Actin-dependent nuclear displacement observed in several mitotic mutants in fission yeast.
04 Feb 2021
Cells replicate their genetic material and divide into two identical clones to perpetuate life. Some cells pause in the process with a single, undivided nucleus. When the cell resumes division after such a pause, the nucleus can become caught in the fissure, splitting violently, and killing both cells. But that is not always the case. Researchers from Hiroshima University in Japan are starting to understand how active nuclear displacement rescues cell death.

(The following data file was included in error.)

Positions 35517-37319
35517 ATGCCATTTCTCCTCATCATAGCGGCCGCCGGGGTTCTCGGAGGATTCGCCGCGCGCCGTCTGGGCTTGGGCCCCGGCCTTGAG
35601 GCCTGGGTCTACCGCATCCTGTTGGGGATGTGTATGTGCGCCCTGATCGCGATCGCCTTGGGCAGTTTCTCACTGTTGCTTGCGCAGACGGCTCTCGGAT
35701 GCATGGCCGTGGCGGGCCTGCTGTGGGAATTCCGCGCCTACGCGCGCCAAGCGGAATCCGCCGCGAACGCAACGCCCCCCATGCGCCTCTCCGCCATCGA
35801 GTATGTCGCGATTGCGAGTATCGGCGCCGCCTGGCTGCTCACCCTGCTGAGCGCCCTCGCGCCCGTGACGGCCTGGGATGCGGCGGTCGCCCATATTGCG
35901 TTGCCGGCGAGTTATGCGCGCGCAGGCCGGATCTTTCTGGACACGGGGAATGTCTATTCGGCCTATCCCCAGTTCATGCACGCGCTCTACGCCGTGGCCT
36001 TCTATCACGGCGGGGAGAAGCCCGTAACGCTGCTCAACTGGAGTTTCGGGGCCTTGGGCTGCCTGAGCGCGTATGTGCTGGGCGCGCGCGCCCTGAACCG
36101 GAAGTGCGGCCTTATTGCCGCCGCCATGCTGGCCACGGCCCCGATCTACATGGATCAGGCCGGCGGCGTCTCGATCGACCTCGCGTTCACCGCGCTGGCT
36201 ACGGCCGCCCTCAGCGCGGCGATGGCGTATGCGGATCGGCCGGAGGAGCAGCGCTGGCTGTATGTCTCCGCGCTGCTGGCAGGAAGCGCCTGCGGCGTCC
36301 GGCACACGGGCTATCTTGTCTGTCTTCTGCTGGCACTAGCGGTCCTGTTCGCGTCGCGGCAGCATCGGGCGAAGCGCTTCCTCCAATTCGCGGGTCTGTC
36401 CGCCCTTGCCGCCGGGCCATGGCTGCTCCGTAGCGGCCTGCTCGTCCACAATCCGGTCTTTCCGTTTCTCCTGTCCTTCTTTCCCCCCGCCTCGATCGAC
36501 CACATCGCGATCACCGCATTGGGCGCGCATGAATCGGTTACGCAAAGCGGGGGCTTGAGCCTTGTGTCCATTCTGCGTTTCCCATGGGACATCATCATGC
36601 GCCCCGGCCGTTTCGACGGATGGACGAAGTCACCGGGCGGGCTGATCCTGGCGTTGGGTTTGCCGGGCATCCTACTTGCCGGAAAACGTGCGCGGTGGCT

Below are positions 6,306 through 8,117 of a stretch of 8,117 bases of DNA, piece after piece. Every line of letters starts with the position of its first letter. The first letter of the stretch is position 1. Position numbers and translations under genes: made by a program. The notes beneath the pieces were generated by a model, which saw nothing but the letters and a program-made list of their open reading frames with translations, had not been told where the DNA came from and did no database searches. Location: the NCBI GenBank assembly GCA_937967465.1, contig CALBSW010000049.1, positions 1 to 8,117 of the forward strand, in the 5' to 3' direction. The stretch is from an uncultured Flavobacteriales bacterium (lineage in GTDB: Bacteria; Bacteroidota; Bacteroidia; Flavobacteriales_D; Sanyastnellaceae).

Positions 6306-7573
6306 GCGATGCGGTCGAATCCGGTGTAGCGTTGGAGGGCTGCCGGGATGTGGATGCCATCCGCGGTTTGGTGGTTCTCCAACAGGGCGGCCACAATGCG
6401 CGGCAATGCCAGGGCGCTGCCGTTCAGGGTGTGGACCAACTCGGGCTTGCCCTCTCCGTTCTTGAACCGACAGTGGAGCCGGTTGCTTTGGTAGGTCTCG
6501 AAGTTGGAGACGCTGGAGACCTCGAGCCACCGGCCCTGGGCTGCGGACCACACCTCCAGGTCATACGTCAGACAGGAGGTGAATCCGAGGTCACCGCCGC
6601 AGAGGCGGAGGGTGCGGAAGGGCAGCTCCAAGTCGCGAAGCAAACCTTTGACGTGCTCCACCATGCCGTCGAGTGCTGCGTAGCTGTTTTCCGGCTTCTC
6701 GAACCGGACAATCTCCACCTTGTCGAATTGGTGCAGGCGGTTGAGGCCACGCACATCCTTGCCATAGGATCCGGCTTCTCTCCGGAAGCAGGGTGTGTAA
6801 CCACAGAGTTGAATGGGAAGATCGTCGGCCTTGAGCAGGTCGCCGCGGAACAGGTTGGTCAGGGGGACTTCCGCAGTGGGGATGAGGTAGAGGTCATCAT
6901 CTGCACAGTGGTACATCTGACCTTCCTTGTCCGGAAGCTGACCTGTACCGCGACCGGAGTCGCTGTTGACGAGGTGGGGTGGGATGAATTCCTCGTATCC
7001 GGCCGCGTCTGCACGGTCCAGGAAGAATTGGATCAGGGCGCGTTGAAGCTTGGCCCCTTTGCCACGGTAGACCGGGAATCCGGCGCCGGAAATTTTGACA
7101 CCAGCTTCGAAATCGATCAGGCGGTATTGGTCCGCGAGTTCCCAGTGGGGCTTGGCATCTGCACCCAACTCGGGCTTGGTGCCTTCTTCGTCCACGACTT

Fledgling chicks of the Pacific-slope flycatcher
02 Feb 2021
It’s not only climate change impacting bird reproduction.
The Asian blue tick with its eggs
28 Jan 2021
A tick saliva study reveals immune responses that could lead to better protection for cattle.
28 Jan 2021
Researchers from The University of Tokyo have designed a new type of system using listening devices to detect and track deer positions in the wild
24 Jan 2021
Researchers at Kanazawa University report in Clinical Cancer Research that in the most common type of lung cancer, certain secondary mutations occurring with another gene alteration known as ALK make the efficacy of alectinib, an otherwise commonly used drug for treating lung cancer, become unfavorable. Combining alectinib with another kind of drug can overcome this adverse effect, however.